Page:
Sunday,23 September, 2018
Current issue | Issue 1237, (12 - 18 March 2015 )
Sunday,23 September, 2018
Issue 1237, (12 - 18 March 2015 )

Ahram Weekly

‘Only the beginning’

Gamal A Abou Ali argues that the Egypt Economic Development Conference is not the end of legislative reforms but a starting point for more, much-needed positive messages to investors

Al-Ahram Weekly

Laws play a crucial role in encouraging and attracting local and foreign investment and boosting investors’ confidence in the Egyptian market. As such, market-oriented economic and investment laws that take into account the needs of the Egyptian market, and offer actual incentives and guarantees to investors, are key to Egypt’s economic development plans.

The government started working on legislative reforms in June 2014 and, for the first time, engaged the business community in its policy discussions and analysis, a trend that we hope will continue. After several drafts of a new investment law to replace the current Investment Guarantees and Incentives Law No 8/1997, the government decided to amend the current law prior to the Egypt Economic Development Conference (EEDC).

Many support this decision as it allows more time to carefully draft and issue a new investment law. A new investment law should not be issued until the government has a clear understanding of investor needs, a determination of the incentives it is willing and able to offer, and a vision of its economic development plan that identifies types of businesses and geographic regions it wishes to develop.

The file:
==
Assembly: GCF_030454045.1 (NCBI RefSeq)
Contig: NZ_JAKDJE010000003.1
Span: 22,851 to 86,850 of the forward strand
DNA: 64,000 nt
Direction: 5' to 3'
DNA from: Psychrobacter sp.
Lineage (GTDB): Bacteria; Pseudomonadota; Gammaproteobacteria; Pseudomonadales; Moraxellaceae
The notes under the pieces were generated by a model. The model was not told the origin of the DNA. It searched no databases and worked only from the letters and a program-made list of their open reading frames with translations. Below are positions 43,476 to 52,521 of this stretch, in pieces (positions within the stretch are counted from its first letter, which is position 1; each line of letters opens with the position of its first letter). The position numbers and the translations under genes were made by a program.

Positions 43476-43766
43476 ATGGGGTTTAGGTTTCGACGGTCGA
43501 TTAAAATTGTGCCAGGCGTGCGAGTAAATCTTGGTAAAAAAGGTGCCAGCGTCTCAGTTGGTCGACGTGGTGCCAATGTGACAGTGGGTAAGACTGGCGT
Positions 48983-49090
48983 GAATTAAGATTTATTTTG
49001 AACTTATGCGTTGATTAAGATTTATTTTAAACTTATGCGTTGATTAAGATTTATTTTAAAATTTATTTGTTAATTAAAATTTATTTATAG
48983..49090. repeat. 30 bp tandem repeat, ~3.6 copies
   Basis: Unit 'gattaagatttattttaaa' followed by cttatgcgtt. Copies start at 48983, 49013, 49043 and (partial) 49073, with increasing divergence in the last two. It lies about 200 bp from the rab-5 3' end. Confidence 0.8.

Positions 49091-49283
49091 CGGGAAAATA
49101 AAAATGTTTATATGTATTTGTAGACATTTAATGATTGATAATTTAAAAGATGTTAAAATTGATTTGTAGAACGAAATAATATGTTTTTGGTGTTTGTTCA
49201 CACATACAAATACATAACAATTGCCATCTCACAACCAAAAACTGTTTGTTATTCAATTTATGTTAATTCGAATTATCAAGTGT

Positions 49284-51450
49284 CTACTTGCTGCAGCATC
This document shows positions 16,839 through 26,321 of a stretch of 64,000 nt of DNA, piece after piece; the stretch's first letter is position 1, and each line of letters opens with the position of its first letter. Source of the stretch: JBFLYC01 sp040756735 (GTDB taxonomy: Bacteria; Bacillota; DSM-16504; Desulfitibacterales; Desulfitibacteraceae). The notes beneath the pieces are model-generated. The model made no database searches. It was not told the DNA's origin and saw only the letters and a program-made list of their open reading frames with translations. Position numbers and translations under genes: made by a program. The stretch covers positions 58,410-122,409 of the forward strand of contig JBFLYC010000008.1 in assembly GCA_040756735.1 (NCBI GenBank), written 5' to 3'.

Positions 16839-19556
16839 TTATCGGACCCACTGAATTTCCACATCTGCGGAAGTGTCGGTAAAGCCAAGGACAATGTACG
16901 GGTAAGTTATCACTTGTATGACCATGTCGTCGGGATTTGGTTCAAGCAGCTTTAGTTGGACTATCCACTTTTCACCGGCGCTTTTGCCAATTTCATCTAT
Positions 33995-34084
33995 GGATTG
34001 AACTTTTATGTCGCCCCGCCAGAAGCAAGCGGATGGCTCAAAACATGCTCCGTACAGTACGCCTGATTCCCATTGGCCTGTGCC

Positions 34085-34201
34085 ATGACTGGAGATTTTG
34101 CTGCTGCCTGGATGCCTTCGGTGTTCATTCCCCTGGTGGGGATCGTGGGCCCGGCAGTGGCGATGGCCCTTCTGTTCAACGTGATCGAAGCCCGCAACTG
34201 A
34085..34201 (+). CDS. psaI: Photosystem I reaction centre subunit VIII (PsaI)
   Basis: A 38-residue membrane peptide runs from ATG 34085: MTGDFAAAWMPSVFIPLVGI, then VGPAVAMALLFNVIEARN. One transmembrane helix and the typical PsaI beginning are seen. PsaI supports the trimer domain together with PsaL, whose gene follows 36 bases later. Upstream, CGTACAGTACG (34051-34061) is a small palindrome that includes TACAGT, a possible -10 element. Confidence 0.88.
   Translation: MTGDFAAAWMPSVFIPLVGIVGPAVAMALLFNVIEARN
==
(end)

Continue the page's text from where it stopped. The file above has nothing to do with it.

The main amendments introduced to the current investment law include a new system for the allocation of land to investors. Investors complain of increasing costs and procedures for obtaining property, and the existence of several authorities that own and can dispose of property to investors. The amendments include procedures that facilitate allocation procedures, costs and ensure transparency.

Amendments also include a number of non-tax-based incentives to be offered to labour-intensive projects, energy projects and projects established in remote or underdeveloped areas. These include reduced energy prices and reimbursement of infrastructure costs.

The amendments also introduce a new mechanism for out-of-court settlements of disputes arising between the investor and the state, the aim being to reduce time, effort, costs and damages to investments resulting from litigation. Finally, the amendments re-organised the General Authority for Investment and Free Zones and established the National Center for the Development and Promotion of Investment.

These amendments send a positive message to investors, showing that the country is on track to modernise its investment system and that Egypt is open for business after four years of stagnation.

But, as both the government and investors are well aware, these amendments alone are not sufficient and will not bring the economic prosperity Egypt deserves. There will be continuous pressure on the government to consider other legislative amendments. The EEDC is not the end of legislative reforms but a starting point for more, much-needed positive messages to investors.

Investors have been complaining about lengthy and burdensome procedures to establish and operate a business, and to issue the necessary licences and permits from various authorities that sometimes have overlapping jurisdiction. Other complaints include various degrees of corruption and incompetence of government employees.